A Rogue Librarian's Reading List











{December 12, 2011}   Sister Mischief by Laura Goode

Plot: Esme, Tess, Rowie and Marcy are Sister Mischief, four rhyming, rapping subburban girls from Holyhill. When their school decides to ban hip-hop culture from campus, they are outraged. They decide to start 4H: Hip-Hop for Heteros and Homos, with or without school approval, to discuss the impact of the music they love and issues of race and sexuality that arise from it. But while they are very open about their rebellion against the school, Esme and Rowie are less so about their budding romance.

I will start this out by saying that I know next to nothing about hip hop; even my knowledge of modern poetry is somewhat shaky (my studies of English Lit were mostly about the long dead). So I will make no attempts to critique the accuracy of how Goode portrays this sub-culture. But I will say that she described it with such passion that she’s peaked my curiosity.

But whatever sub-culture they adhere to, these girls are word nerds through and through and that I can understand. They are smart and sassy and they were an absolute pleasure to meet. Their tight bond is touching and their passion infectious. It was an inspiring story.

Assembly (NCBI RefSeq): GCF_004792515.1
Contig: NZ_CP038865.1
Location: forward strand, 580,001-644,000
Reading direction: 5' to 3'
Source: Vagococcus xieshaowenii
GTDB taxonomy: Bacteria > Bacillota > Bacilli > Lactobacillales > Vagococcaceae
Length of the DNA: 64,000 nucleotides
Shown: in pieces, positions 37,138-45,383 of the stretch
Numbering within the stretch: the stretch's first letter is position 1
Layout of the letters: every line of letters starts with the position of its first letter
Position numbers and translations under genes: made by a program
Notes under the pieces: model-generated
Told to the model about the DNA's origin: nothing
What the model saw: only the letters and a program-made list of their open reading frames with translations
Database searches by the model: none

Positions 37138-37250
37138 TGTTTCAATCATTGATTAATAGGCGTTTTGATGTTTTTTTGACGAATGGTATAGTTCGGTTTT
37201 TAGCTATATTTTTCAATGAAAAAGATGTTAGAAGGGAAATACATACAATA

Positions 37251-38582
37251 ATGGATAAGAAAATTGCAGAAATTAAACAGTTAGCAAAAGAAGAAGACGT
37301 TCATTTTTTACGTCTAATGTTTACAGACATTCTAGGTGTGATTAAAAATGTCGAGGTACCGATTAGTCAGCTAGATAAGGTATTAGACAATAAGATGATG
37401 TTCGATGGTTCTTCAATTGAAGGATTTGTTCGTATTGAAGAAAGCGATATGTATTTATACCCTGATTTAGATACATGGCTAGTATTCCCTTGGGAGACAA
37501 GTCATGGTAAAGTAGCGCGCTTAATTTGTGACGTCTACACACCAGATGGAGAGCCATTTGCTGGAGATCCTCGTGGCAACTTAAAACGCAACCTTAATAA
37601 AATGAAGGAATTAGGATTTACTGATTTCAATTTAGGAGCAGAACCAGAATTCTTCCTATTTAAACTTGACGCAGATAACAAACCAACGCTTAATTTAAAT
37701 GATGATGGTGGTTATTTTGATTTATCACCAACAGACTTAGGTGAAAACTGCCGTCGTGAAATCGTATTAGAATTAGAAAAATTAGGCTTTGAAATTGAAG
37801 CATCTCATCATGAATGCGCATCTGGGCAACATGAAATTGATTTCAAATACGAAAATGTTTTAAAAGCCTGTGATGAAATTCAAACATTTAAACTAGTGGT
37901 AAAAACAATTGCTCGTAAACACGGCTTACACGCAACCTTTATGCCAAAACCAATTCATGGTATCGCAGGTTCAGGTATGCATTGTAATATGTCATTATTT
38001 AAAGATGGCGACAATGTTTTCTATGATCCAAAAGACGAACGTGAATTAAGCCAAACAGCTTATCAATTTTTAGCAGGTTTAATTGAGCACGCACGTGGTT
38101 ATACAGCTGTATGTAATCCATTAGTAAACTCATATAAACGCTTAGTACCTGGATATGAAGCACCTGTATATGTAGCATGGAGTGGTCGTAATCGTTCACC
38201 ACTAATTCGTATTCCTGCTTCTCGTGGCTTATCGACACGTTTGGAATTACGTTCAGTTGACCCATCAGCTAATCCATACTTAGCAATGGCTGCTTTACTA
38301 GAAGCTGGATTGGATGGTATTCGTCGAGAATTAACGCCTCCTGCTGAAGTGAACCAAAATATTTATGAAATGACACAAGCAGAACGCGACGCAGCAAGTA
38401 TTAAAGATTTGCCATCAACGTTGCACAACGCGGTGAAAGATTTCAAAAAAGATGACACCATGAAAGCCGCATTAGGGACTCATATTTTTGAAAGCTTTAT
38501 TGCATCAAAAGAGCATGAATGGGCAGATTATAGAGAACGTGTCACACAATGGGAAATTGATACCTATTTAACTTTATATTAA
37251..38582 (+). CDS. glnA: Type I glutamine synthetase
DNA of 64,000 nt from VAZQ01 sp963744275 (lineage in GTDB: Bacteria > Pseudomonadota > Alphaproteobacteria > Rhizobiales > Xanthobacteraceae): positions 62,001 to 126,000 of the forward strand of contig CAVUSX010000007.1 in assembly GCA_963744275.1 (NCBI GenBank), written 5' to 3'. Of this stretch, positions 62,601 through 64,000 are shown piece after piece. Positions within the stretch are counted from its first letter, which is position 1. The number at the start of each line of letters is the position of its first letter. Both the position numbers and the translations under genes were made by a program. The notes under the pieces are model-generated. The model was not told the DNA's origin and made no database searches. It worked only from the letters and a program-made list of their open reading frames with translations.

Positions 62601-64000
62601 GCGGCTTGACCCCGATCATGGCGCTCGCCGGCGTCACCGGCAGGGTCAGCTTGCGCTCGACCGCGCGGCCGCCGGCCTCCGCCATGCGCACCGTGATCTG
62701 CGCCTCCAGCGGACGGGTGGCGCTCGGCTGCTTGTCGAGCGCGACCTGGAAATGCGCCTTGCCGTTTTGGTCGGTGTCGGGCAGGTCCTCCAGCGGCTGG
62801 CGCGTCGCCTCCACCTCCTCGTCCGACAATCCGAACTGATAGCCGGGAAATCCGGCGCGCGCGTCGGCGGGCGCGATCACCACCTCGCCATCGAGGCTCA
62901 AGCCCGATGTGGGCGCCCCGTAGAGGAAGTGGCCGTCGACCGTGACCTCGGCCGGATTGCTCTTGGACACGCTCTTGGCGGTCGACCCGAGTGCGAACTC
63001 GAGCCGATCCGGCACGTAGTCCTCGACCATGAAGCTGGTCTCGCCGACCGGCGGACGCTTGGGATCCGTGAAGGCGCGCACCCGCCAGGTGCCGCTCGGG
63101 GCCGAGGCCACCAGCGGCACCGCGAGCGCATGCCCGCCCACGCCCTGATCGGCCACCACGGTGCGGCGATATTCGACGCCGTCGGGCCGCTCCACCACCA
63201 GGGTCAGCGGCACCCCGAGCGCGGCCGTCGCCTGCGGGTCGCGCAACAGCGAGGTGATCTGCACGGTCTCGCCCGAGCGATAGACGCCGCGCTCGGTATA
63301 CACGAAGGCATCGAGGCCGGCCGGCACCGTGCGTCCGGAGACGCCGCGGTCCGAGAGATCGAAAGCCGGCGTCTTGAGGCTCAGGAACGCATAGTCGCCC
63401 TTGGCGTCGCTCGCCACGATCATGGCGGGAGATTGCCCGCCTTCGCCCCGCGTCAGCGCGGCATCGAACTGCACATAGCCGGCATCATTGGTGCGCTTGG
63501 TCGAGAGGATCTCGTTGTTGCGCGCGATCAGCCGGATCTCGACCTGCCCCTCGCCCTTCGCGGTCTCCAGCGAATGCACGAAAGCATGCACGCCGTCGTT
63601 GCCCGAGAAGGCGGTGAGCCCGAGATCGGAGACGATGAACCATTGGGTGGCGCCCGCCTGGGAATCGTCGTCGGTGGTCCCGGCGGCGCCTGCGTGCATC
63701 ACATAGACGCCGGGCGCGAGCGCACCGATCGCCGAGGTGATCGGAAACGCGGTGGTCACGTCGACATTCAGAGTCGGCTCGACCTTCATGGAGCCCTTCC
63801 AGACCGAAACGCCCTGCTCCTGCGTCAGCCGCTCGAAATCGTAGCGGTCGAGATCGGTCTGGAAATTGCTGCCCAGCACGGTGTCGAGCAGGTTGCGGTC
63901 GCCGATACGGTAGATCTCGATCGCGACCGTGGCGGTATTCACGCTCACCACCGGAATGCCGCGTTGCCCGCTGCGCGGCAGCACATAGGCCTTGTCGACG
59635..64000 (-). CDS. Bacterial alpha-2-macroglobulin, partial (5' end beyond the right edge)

The romance was a bit less satisfying (though it started out quite sweet). It may be realistic (and completely understandable) for a teenage girl to fear revealing her love for another girl, but it was a bit disappointing in the context of a book about these fierce girls fighting for what they believe in regardless of the consequences. But that’s ok. Because though Esme’s homosexuality is an important issue in the novel, this is a story about sisterhood, not romance. And the friendships remains strong throughout.

There was only one thing that took me a little out of the story. Are 17 year old girls as self-aware as Sister Mischief, are they all such critical thinkers? Was I? I’d like to think so but, though the issues they discuss are important, at times it feels like good is teaching us rather than telling a story. I like to tease out the themes and the meanings rather than having it spelled out for me in the dialogue. But maybe that’s just my inner English Lit student talking.

Challenges: 2011 Debut author challenge (8), GLBT Challenge (15)

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